Byron Bay Film Festival will close with The Cave, the film that tells a story that will be familiar to nearly everyone – the 2018 rescue of the Wild Boars football team from an underground cave in Northern Thailand, where they had been trapped by floodwaters caused by early monsoon rains.
The tension felt as the world waited for a happy against-the-odds ending was almost unbearable. “Like everyone else on the planet, I was following the news of the 12 boys and their coach with much anticipation,” says The Cave’s writer, director and co-producer,” Tom Waller.
Having its Australian Premiere at the Byron Bay Film Festival, The Cave captures all of the drama and suspense of the situation – despite the audience knowing ‘what happens’.
People power and authenticity drive this, which had all the elements of a suspense movie, except in real life: a daring mission, impossible odds, and a happy ending. Without comprising the inherent tension, Waller focuses on the human element, showcasing a wide range of the estimated 10,000 people involved in the rescue.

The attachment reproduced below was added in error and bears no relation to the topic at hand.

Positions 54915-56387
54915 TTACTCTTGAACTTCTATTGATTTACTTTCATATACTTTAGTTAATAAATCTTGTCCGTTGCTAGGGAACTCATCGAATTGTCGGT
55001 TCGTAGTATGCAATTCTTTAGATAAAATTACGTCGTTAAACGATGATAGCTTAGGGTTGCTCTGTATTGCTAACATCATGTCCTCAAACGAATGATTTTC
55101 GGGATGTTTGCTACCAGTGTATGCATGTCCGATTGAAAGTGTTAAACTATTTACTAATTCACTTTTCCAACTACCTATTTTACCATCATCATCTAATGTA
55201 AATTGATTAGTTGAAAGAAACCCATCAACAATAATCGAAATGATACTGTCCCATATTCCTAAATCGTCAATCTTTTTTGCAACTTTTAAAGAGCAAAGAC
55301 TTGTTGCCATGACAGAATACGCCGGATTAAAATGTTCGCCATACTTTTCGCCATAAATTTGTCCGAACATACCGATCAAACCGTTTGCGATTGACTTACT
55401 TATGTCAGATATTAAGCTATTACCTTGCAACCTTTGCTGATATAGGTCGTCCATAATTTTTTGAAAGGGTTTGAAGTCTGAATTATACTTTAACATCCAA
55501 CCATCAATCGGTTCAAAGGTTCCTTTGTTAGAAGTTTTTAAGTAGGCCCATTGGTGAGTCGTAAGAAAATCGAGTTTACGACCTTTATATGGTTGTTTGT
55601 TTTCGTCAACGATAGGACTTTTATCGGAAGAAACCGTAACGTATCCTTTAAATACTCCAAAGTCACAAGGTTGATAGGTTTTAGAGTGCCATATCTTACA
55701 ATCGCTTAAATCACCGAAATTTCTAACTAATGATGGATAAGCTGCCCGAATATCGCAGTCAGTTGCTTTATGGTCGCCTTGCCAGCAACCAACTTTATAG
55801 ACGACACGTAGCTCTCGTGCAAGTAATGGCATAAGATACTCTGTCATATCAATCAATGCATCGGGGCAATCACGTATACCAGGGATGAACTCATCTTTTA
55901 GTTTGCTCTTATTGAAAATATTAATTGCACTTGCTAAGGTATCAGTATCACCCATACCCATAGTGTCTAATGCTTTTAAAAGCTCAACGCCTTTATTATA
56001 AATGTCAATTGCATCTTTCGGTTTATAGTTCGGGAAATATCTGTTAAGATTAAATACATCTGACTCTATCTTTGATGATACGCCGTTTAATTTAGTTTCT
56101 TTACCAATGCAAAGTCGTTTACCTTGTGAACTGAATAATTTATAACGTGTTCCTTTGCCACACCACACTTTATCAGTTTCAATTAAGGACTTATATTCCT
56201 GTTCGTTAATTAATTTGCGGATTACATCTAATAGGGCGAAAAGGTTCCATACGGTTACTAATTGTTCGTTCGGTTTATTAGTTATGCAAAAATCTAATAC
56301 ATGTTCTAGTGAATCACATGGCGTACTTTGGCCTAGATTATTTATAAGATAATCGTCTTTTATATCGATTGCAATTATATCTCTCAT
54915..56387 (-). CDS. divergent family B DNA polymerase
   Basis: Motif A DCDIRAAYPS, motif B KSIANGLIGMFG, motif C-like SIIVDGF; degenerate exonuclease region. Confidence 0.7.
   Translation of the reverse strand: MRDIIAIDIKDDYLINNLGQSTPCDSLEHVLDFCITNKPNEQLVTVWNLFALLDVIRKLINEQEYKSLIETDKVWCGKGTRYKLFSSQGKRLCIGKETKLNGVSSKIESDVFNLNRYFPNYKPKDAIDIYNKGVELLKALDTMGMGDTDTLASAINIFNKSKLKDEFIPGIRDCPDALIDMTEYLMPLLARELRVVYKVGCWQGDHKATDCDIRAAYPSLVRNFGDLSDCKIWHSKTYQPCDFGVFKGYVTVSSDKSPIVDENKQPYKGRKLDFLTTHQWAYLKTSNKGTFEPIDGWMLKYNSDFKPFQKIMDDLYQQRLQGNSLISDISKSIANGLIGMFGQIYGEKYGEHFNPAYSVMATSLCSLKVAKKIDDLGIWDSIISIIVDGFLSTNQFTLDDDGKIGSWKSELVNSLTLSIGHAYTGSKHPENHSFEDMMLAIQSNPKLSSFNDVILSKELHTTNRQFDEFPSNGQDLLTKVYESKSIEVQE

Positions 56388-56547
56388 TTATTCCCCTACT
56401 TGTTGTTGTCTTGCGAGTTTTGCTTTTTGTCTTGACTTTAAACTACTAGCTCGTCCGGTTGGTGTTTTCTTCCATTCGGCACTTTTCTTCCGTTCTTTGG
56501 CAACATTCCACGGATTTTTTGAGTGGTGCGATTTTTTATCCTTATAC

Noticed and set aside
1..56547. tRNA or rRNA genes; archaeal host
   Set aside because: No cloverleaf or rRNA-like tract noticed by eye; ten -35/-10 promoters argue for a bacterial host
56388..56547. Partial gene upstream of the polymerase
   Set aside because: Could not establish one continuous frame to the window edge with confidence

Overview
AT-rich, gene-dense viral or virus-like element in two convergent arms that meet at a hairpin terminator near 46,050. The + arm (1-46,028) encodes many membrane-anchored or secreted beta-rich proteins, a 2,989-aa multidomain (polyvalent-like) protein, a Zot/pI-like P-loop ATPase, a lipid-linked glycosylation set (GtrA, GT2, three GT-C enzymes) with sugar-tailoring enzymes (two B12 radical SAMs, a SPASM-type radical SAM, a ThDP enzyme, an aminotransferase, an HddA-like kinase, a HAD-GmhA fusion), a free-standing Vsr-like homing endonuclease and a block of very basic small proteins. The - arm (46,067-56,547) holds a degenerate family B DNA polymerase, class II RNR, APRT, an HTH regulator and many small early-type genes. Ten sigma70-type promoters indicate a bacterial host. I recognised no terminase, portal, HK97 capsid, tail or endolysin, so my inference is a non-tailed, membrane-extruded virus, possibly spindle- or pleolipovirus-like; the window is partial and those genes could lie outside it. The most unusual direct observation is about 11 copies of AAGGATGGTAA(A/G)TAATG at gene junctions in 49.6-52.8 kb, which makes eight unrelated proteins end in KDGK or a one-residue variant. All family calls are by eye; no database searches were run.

Several key participants portray themselves in this retelling, adding to its verisimilitude. With Hollywood versions inbound, it’s appropriate that a Thai adaptation came first. This impressive film is likely to be the definitive realization.
“People around the world watched the events unfold and their hearts were beating collectively,” Waller says. I realized that as a Thai filmmaker I was in a unique position to tell this story. My film focuses on the volunteer spirit of the rescuers, following the untold personal stories of those unsung heroes involved in the mission to bring out the 13 alive. It was a Thai emergency, but the whole world tuned in and tried to help.”
With no contact for more than a week, more heavy rain expected and the situation becoming increasingly desperate, the international community leapt into action. Six AFP Special Response Group personnel, a Navy Clearance diver and Australian cave diving specialists Richard Harris and Craig Challen played prominent roles among the more than 10,000 people who were involved.
All nine were awarded the Medal of the Order of Australia “for service to the international community through their specialist response roles” and in January this year, Dr. Challen and Dr. Harris were named Australians of the Year.